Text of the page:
It’s not all about you

Recognizing that it’s about “us”, not about “me”. That’s what makes some of us radical, and some of us liberal or libertarian. It’s not enough to slap a bit of liberal feminism on our radical leftist politics. If you’re going to be a radical, then BE a radical.

“Somewhere along the way ‘the personal is political’ became – not about the way that patriarchal society shapes the detail of women’s lives, not about the commonalities of experiences and certainly not about the social and political forces defining and constraining what it is to be a woman – but about identity, the individual, empowerment, the freedom to choose, the freedom to excel, to achieve.

“The conflation of empowerment and the personal – as an individual, not social being – as the political undermines collective action to dismantle the structures upholding inequality. Emphasising self-determination and personal achievement is conservative, it protects the status quo if it stops us from recognising or caring about the barriers that others face. Autonomy, choice, agency, empowerment are at best tools, political means not ends. If we confuse them with our goals then we might as well watch the chance to create a fairer and more just society for all slip through our fingers.”

Karen Ingala Smith

Last week, the Office of the Children’s Commissioner released a report on the impact of pornography on young people. Tweets about this report from the perspective on an organisation working with women, young people and children elicited responses including the following:

“so improve porn. Don’t ban young people from seeing it. Porn is a healthy aid to masturbation. It’s just badly done.”

“Telling women they’re debased by sex. Feminism.”

“I’m sick of people shaming porn. I’ve been watching porn since I was 11. It’s a healthy part of my life.”

Since then, the voices of so-called pro-porn, pro-sex-work and tory-feminists have started to sound increasingly similar to me. The young woman defending porn as a healthy aid to masturbation, the sex-worker celebrating her mastery of her craft or the former-tory politician describing that hard work that she had to undertake to reach the lofty heights of power, to my ears…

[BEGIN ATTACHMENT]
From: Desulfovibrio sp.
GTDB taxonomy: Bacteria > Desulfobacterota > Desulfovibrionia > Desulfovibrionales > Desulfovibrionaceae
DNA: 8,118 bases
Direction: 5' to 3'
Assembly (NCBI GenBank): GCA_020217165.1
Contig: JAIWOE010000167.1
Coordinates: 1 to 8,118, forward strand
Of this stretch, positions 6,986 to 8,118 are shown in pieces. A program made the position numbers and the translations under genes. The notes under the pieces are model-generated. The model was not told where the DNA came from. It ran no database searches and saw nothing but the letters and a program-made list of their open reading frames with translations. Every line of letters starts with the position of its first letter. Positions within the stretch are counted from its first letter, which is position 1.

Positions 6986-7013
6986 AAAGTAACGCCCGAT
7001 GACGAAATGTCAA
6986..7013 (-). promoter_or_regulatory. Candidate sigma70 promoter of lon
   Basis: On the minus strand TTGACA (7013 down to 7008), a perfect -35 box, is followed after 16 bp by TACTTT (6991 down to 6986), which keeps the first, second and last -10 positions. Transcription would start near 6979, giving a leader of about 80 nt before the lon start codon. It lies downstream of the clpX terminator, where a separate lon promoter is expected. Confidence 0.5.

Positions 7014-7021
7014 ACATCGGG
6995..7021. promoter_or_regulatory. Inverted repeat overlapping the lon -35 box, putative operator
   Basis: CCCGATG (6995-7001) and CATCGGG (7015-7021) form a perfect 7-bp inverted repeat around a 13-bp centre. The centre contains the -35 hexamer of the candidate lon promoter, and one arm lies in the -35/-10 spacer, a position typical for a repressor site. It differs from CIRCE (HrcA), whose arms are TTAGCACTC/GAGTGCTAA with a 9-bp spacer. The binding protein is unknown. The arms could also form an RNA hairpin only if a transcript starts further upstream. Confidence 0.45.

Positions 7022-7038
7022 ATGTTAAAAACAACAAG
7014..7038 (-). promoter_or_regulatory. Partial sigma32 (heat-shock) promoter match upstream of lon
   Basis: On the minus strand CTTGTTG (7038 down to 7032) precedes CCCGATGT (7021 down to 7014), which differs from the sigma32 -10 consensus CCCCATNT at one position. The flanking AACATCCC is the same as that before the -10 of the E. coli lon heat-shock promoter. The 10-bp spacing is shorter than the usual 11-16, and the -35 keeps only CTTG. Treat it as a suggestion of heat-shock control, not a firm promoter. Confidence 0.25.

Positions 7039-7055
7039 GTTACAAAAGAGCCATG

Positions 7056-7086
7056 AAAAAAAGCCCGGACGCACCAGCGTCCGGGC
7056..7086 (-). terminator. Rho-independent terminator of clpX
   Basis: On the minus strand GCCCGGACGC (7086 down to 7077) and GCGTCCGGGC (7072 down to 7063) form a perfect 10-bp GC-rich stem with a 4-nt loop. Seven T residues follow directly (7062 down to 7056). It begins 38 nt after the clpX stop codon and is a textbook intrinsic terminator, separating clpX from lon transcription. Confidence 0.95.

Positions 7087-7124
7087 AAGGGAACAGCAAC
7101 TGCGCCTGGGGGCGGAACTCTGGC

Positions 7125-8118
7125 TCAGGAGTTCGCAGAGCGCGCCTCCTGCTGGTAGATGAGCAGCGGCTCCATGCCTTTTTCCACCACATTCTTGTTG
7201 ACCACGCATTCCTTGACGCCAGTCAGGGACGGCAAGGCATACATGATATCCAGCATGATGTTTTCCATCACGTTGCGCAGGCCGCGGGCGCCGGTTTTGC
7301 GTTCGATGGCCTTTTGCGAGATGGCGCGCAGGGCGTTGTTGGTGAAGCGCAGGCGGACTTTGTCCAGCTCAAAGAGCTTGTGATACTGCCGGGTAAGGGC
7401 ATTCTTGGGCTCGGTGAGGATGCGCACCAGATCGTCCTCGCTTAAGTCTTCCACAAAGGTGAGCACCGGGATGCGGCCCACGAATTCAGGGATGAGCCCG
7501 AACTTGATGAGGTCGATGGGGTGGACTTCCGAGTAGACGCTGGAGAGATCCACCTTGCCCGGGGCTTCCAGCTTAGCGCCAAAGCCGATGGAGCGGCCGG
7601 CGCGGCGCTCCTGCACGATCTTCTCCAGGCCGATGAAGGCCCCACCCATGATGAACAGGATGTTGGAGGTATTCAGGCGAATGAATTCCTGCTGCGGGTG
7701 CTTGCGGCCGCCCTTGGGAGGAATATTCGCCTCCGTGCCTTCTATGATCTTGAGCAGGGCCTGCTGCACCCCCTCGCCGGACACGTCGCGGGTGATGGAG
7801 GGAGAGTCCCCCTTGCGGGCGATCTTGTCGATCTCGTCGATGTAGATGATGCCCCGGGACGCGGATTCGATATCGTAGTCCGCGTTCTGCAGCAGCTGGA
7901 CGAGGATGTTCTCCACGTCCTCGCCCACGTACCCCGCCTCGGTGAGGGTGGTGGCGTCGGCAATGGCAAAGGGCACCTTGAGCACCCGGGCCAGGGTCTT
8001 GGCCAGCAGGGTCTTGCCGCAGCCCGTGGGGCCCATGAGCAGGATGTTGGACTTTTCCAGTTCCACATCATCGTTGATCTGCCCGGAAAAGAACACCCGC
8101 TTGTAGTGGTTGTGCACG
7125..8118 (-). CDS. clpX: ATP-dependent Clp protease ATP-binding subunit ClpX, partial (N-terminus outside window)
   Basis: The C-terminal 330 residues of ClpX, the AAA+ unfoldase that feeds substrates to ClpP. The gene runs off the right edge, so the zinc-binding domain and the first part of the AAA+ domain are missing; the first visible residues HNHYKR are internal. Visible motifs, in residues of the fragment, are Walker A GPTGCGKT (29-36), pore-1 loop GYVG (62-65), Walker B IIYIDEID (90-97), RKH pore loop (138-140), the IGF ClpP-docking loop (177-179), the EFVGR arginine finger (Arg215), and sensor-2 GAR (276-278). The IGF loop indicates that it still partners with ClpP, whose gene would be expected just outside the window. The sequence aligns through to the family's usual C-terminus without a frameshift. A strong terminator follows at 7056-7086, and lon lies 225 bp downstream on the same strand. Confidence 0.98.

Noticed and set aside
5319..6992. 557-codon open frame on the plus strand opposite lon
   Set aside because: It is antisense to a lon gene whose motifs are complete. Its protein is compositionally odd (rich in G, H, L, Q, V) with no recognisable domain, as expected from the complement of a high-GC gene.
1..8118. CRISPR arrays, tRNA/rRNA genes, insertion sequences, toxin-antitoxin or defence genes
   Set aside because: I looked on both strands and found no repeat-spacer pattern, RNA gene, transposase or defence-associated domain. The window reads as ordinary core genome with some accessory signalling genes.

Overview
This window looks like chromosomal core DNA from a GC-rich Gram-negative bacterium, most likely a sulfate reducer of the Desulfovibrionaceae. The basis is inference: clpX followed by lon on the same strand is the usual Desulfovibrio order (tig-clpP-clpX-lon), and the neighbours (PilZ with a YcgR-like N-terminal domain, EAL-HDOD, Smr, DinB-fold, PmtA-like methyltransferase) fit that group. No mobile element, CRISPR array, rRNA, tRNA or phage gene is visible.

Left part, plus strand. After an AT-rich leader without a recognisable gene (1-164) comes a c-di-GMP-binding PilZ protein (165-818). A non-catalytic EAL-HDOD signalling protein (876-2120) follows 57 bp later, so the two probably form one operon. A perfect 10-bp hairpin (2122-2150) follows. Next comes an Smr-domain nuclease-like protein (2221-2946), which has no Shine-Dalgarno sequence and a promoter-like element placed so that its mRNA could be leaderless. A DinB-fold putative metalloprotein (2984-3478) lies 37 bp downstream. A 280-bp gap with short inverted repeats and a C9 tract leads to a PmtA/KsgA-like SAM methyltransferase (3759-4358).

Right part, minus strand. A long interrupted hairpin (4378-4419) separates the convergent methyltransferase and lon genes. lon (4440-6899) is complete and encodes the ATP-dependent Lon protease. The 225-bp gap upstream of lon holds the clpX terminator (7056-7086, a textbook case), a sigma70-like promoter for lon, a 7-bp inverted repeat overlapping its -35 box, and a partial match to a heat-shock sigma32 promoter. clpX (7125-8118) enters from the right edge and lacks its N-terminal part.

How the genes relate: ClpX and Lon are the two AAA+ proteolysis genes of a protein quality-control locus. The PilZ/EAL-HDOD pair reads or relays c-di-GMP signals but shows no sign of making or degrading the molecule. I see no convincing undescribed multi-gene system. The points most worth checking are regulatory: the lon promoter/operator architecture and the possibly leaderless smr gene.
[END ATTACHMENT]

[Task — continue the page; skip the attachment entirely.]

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Pimps Posing as “Sex Worker Activists” « My Body the City: The Secret Life of a Callgirl

Pimps Posing as “Sex Worker Activists” « My Body the City: The Secret Life of a Callgirl.

“But pimps don’t like that word. So these founders and leaders of ‘sex worker activist’ organizations say they’re sex workers. They appropriate the identity of those they exploit. It’s a bit like a plantation owner in blackface pretending to be one of the slaves they oppress. They’re trying to steal our survivor voices.
“Douglas Fox, the main ‘activist’ at the International Union of Sex Workers, claims to be a male sex worker. But he and his partner John Dottery were featured as the owners of a large UK escort agency in the British documentary ‘The Escort Agency.’ On a website he co-edits Fox states his partner owns an escort agency and argues ridiculously that pimps are ‘sex workers.’”

The piece Stella Marr links to in this post should tell you all you need to know about “sex worker unions”.  Fox claims that pimps “share equally” in the sex work business.  He whines that pimps work longer hours than any prostitute.  Hey, asshole, do you or any of your pimp buddies face rape, beatings, and dehumanization at the hands of misogynist johns?  I thought not.

Reblog of “Your Lies Are Part of Our Genocide”

While there are always issues with spelling and grammar in this blog (which I sympathize with–as someone with no copy editor to look over my writing), it is always the powerful voice of a formerly prostituted woman. Her words are always meaningful and touching. I find that more important than picking on grammatical issues. I hate when we try to limit those who speak based upon the way they say their words. It cuts so many people out, and it’s elitist. Anyway, if you haven’t read this blog before, I recommend it highly.

Mott’s discussion of how liberal feminists and Leftist males erase her reality hits close to home. It’s the reason I reject liberal feminists, and seek to expose the misogyny that is rife in many male-dominated Leftist movements and philosophies.

Rebecca Mott

I have to live surrounded by the lies of the sex trade, the lies of the liberal feminists, the lies of Leftist men, the lies of fundamentalist religious folks, the lies of all of the media, the lies of high and low culture about what it is to be prostituted.

These lies are never harm-free, these lies are never without an agenda, these lies are a constant remainder to all the prostituted that we have no worth, that we will never be given the right to be fully human.